though the basic principles are the same. The annotations are not designed as absolutes and will be revised from time to time so as to be applicable to current practices and problems. Following are the AMA Principles of Medical Ethics, printed in their entirety, and then each principle printed separately along with an annotation especially applicable to psychiatry. Principles of Medical Ethics American Medical Association Preamble The medical profession has long subscribed to a body of ethical statements developed primarily for the benefit of the patient. As a member of this profession, a physician must recognize responsibility to patients first and foremost, as well as to society, to other health professionals, and to self. The following Principles adopted by the American Medical Association are not laws, but standards of conduct which define the essentials of honorable behavior for the physician. Section 1 A physician shall be dedicated to providing competent medical care, with compassion and respect for human dignity and rights. Section 2 A physician shall uphold the standards of professionalism, be honest in all professional interactions, and strive to report physicians deficient in character or competence, or engaging in fraud or deception, to appropriate entities. Section 3 A physician shall respect the law and also recognize a responsibility to seek changes in those requirements which are contrary to the best interests of the patient. Section 4 A physician shall respect the rights of patients, colleagues, and other health professionals, and shall safeguard patient confidences and privacy within the constraints of the law. Section 5 A physician shall continue to study, apply, and advance scientific knowledge, maintain a commitment to medical education, make relevant information available to patients, colleagues, and the public, obtain consultation, and use the talents of other health professionals when indicated. 3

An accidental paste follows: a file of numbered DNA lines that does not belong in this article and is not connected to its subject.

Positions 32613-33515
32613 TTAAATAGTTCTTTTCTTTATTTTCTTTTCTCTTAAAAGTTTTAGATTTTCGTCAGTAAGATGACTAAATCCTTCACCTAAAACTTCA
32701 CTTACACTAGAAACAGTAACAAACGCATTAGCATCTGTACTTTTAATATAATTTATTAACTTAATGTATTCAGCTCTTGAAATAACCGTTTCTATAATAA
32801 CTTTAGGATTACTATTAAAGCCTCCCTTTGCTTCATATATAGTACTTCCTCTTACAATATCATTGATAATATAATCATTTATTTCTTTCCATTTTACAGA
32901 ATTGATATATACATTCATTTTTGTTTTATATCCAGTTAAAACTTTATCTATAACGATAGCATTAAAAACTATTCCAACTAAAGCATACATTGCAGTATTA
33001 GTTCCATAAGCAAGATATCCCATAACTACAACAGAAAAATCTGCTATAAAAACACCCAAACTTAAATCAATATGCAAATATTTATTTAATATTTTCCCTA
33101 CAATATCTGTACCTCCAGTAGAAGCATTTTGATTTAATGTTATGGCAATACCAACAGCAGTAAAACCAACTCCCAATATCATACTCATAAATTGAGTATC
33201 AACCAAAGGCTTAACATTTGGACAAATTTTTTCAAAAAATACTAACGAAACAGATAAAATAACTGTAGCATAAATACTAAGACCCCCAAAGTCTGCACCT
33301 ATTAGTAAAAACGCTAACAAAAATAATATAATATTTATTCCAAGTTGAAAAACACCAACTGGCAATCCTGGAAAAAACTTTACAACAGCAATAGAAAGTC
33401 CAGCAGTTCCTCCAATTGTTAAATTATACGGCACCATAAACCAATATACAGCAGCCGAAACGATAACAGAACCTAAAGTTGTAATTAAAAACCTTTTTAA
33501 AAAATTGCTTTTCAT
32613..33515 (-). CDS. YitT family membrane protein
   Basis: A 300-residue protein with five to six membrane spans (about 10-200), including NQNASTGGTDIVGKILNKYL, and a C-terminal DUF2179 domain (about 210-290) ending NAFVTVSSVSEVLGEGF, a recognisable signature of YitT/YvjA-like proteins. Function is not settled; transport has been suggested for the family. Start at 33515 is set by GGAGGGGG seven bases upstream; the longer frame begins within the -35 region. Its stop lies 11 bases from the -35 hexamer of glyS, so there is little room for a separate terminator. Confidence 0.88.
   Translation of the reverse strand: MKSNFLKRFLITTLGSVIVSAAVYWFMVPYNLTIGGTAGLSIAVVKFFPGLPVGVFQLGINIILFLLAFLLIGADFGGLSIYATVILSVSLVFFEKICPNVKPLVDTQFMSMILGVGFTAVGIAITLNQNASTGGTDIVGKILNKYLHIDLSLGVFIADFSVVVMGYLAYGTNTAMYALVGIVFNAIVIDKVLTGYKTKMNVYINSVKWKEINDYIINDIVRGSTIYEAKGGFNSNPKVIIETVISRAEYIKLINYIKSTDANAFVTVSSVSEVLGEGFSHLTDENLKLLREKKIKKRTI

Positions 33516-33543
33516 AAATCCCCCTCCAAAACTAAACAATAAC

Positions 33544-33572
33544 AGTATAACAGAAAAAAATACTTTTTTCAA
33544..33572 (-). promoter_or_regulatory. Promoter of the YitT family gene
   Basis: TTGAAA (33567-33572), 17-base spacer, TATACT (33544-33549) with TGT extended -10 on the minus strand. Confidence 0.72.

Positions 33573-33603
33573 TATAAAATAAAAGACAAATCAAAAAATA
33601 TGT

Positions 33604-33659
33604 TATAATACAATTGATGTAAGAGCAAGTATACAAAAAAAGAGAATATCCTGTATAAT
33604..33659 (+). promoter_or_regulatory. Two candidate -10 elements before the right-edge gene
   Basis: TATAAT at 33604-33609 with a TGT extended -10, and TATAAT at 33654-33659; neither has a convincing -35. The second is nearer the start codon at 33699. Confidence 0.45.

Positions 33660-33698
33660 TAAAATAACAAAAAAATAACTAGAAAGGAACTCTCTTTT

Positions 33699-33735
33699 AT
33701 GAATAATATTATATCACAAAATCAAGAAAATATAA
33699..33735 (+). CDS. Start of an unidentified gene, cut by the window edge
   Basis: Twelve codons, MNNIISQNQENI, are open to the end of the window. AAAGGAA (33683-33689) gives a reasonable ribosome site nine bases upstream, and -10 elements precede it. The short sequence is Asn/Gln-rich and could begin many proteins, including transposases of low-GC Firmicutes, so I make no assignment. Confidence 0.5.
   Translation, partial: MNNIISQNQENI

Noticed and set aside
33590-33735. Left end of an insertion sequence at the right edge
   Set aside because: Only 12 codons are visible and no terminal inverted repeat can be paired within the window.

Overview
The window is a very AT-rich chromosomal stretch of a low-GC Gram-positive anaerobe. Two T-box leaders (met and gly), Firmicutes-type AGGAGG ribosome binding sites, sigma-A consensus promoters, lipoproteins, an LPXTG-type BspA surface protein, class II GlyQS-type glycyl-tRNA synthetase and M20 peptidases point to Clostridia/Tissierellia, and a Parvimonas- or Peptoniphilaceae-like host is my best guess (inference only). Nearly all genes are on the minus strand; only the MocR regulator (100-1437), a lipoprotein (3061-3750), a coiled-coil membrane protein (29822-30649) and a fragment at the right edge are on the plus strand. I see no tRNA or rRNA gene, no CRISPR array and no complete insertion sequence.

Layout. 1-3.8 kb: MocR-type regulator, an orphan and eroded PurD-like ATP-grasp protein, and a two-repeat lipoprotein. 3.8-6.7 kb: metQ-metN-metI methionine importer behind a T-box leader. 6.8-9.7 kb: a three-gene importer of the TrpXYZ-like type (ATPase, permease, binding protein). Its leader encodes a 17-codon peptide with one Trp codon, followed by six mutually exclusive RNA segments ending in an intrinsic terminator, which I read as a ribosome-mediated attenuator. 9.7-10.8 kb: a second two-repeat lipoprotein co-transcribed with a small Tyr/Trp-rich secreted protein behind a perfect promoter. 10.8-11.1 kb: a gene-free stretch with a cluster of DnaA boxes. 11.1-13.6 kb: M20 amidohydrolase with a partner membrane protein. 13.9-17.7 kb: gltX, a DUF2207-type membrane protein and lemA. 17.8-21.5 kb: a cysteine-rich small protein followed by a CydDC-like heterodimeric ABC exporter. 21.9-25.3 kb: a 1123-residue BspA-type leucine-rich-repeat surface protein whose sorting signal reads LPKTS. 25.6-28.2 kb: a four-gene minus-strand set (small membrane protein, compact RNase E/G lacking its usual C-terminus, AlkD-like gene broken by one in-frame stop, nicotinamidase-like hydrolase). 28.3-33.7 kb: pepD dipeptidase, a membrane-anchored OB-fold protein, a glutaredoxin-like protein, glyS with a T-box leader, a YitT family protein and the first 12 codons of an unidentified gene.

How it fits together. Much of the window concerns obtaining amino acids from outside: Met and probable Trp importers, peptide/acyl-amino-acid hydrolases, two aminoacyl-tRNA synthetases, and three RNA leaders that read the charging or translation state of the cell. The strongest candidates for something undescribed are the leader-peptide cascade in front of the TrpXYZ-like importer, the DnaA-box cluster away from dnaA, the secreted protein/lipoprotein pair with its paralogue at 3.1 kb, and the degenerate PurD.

Section 6 A physician shall, in the provision of appropriate patient care, except in emergencies, be free to choose whom to serve, with whom to associate, and the environment in which to provide medical care. Section 7 A physician shall recognize a responsibility to participate in activities contributing to the improvement of the community and the betterment of public health. Section 8 A physician shall, while caring for a patient, regard responsibility to the patient as paramount. Section 9 A physician shall support access to medical care for all people. Principles With Annotations Following are each of the AMA Principles of Medical Ethics printed separately along with annotations especially applicable to psychiatry. Preamble